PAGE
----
The hypothesis applies to micro level or small groups. However, Granovetter (1973, p.1363) extends this thinking to macro level by considering triads with strong, weak or absent ties. To justify his thinking, he presents the concept of a “forbidden triad”. This means an unlikely situation that A is strongly linked to B and C, but B and C are not linked at all. Granovetter claims that there must always be a strong or weak link between B and C in this case.

The importance of the weak ties becomes understandable by using the concept of a bridge, which means the only path connecting two nodes of the network. Based on the above reasoning, a bridge cannot be a strong tie, because otherwise it would not be the only link between any contact of A and any contact of B. Therefore, bridges are always weak ties, but not all weak ties are bridges. In practice, bridges are not always the only links, but they are the shortest and local links. When the distance between the nodes becomes longer, also distortions and costs of the transmission will increase.

Bridges are important for innovation diffusion, because along the bridges innovations or ideas can spread to wider audience. If bridges are non-existent, then there are only isolated islands with strong ties between the members of the group, but no connections between the groups. Therefore, individuals with many weak ties are better in spreading innovation than those with strong ties. This has been shown in several earlier studies (Granovetter 1973, 1367-1369).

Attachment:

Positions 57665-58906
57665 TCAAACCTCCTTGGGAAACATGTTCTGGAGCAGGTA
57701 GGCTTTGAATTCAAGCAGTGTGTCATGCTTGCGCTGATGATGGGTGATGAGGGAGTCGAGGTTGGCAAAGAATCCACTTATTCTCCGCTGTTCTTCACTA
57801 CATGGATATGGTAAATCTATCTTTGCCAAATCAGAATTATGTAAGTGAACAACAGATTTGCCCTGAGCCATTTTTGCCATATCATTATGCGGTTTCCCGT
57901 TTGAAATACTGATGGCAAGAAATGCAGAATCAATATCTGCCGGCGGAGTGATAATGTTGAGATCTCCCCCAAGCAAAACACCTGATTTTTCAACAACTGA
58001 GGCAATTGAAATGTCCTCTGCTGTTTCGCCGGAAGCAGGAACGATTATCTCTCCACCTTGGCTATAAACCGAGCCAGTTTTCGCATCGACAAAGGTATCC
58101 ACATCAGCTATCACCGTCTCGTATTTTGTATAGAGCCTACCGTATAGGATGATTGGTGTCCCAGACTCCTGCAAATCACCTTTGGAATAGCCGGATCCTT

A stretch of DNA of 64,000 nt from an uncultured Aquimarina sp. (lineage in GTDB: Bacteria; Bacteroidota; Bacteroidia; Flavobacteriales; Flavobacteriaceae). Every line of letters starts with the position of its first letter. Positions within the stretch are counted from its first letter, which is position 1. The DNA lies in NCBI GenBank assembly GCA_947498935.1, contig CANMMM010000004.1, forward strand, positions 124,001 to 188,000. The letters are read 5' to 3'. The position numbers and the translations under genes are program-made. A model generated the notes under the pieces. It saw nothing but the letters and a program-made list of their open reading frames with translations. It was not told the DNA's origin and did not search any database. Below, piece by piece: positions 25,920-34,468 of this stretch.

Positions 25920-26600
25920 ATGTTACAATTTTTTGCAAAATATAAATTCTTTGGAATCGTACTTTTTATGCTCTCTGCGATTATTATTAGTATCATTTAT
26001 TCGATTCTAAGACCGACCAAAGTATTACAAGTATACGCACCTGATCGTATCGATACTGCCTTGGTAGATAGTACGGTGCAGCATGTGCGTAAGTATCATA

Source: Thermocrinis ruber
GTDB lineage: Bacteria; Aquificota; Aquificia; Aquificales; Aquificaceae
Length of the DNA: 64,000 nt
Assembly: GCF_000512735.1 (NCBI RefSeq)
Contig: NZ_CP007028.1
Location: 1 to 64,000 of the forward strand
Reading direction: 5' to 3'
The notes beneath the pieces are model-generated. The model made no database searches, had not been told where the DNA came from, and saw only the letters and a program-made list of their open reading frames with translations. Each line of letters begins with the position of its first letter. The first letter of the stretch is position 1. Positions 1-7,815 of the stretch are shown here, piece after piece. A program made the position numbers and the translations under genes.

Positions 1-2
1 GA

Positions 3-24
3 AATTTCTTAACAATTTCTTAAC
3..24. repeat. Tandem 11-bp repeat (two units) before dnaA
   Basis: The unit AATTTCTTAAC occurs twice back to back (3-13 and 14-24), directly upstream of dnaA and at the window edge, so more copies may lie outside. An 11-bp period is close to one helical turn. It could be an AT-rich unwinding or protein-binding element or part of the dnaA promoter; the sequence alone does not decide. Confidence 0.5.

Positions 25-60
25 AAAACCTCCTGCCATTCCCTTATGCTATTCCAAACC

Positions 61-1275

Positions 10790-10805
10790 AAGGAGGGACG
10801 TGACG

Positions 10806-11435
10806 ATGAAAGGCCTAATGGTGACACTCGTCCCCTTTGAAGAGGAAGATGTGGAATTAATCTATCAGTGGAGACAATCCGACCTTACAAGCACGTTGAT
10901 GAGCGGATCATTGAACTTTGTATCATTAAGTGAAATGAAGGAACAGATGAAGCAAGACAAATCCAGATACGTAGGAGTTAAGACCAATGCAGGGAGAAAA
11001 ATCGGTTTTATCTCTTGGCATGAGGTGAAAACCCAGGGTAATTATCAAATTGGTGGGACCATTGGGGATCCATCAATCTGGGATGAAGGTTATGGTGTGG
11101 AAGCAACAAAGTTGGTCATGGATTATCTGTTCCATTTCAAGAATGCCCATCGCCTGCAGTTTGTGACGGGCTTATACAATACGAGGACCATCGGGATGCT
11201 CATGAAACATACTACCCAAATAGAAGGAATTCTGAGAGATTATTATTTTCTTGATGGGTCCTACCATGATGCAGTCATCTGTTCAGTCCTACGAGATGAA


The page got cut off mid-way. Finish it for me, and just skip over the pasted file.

At organization level, some communities are able to organize for common goals easily and some are not. Fragmented communities, i.e. those with missing weak ties, cannot easily organize for common goals. This has also to do with the trust in the leaders, which is related to the capacity to predict and affect the leaders’ behavior. Trust requires direct or indirect links, which are non-existent in fragmented communities. The conclusion is that the more local bridges there are in the community and the greater their degree, the more cohesive the community and the more capable of acting in concert. I think we recently got an example of this in Finland during the “corona crisis”, as different authorities could not effectively combine their forces to manage people arriving to the airports.

Differently from earlier sociological research, Granovetter (1973) claims that weak ties lessen the expectations of transivity (if A is related to B and B is related to C, then A is related to C) and enable analysis of inter-group relationships. Personal experience of individuals is closely related with larger scale aspects of social structure. The weak ties to larger communities will widen the individuals’ opportunities and help them to integrate into communities.

Communities of Practice and the role of technology in openness